RT Cunningham

Blogging For As Long As I'm Able

Travel From the Philippines to the United States and Back

Tagged with california, florida, hawaii, maryland, philippines, travel, united states, washington state on March 6, 2024

United States After my wife, Josie, and I moved to the Philippines in 2006, we left for a couple of weeks that year to attend the wedding of Joe, our older son, and Diann, his bride, in the United States. Josie left several times in the first six years because she wanted to keep working. She mostly stayed with Joe and his family in Arizona. At least one other time, she stayed with other relatives.

I went to the United States in 2012, returned and went again in 2013. Josie and I returned to the Philippines together at the end of 2014. She went to England in 2015 for nearly six months. Diane was in the Air Force (and still is) and was deployed to the Middle East. Josie took care of their children while Joe worked.

Josie and I left the Philippines again in June 2018 to visit our children and their families in the United States. Our plan was to stay with both families for less than a year and a half total. Since it took us three years and nine months to return to the Philippines, things obviously didn’t turn out as planned.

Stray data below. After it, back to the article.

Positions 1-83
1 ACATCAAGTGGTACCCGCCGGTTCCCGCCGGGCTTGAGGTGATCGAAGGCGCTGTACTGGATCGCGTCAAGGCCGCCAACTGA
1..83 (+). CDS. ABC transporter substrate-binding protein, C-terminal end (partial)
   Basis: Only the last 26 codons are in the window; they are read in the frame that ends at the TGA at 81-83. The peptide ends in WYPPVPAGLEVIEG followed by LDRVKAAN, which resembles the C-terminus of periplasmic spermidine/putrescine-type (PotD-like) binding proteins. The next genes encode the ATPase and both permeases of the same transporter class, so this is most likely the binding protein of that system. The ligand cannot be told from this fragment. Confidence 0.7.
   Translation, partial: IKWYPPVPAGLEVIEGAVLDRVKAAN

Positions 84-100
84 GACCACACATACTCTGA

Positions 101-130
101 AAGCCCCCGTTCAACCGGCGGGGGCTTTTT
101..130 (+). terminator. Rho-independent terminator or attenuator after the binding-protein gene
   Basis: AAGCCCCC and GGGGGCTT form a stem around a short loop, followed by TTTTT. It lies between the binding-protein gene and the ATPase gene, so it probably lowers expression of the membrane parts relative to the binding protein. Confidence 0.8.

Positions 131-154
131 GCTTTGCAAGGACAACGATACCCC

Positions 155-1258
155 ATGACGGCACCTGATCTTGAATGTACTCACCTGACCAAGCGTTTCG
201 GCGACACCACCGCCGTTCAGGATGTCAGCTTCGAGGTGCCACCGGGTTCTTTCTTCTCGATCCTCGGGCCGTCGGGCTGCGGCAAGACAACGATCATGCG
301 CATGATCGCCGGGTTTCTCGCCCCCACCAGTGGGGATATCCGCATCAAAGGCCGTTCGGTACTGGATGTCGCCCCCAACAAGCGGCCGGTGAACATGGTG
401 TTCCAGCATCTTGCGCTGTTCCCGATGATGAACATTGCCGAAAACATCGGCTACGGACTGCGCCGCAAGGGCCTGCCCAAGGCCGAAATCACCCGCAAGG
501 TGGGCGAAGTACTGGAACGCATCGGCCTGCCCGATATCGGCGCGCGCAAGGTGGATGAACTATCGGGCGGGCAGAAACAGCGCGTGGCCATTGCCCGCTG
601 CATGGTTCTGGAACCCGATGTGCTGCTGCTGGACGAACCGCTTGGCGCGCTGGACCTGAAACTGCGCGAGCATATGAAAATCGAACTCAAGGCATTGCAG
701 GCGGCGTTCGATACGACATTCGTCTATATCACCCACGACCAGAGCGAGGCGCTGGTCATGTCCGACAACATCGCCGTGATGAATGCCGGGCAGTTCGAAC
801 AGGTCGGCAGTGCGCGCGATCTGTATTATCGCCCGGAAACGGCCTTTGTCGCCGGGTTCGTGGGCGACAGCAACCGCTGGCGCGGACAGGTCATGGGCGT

The Sequence of Events

Joe and his family were living in Florida. Our younger son, Jon, was living with his wife, Cathy, in Hawaii. He was in the Army (and still is). Since Florida was the farthest away from the Philippines, we wanted to take the trip to Florida first. We could stop in Hawaii on the way back.

We spent eight months in Florida and should have only spent six or seven in Hawaii. Unfortunately, between our daughter-in-law’s pregnancy and the pandemic, it ended up being more than two years. We were there when Ezra was born and when he learned to walk and talk.

We weren’t able to return to the Philippines (not without dealing with a lot a nonsense) when Jon got orders to leave Hawaii, so we left to visit Joe and his family again, who were then living in Maryland. That visit lasted 10 months. We finally returned to the Philippines in 2022, after all the restrictions were lifted.

A year later, give or take a few days, Josie and I went to where Jon was now stationed in Washington State, for a period of about seven months.

Our Visit to Florida

Joe and his family were living in base housing. I remember two trips to Biloxi, Mississippi, and a trip to some Airbnb place in Mississippi with some of their friends. There was a trip to New Orleans, Louisiana, and Lambert’s Cafe in Alabama.

We spent a day at the Florida Caverns State Park. That’s one of the places I never want to visit again.

Our Visit to Hawaii

Jon and Cathy were living in base housing on the island of Oahu. Other than places to shop or eat, we didn’t spend a lot of time going places. We visited the Dole Plantation twice, the second time to ride the train. It was difficult to find parking at the Ko Olina beach park, so we only visited it twice. We visited the Green World Coffee Farm a few times, sometimes just to drink the coffee.

Ezra was born at the Tripler Army Medical Center. He’ll be four years old in May 2024. If everything goes as planned, he’ll be visiting us in the Philippines for a birthday party. We don’t know if Jon will be coming with Cathy and Ezra. Whether he’s granted leave is completely up to his unit commander.